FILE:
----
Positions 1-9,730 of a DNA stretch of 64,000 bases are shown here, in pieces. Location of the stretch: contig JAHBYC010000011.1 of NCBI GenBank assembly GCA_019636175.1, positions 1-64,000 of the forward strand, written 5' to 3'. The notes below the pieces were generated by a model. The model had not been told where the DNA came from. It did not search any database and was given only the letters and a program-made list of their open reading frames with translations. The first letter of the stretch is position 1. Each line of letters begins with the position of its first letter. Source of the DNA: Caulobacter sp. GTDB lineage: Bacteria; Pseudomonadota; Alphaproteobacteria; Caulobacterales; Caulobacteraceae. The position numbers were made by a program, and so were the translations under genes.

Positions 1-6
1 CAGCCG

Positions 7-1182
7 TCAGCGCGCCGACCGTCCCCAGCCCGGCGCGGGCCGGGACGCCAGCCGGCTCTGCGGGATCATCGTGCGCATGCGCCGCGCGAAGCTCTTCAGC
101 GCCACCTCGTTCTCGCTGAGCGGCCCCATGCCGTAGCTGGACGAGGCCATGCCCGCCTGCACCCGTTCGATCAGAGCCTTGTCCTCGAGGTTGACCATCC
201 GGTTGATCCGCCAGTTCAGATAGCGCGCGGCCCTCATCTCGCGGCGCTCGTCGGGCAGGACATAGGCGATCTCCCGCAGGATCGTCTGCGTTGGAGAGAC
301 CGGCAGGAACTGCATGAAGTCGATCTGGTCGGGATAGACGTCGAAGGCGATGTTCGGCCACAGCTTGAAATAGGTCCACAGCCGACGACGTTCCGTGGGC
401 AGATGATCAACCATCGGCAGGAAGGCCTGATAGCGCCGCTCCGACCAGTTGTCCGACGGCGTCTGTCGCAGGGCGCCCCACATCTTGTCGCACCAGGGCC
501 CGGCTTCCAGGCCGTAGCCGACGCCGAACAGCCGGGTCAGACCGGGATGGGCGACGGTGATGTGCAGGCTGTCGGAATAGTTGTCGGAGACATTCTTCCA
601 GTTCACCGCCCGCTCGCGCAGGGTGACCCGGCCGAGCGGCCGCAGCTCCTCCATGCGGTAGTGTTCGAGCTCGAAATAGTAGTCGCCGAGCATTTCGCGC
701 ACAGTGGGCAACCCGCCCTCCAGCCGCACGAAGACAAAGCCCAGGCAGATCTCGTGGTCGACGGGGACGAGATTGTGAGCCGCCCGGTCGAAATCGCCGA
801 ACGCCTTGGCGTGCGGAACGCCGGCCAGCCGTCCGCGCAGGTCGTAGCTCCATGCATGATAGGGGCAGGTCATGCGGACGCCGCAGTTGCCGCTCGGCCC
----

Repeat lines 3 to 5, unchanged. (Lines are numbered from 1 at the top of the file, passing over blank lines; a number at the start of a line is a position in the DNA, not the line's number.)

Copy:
1 CAGCCG

Positions 7-1182
7 TCAGCGCGCCGACCGTCCCCAGCCCGGCGCGGGCCGGGACGCCAGCCGGCTCTGCGGGATCATCGTGCGCATGCGCCGCGCGAAGCTCTTCAGC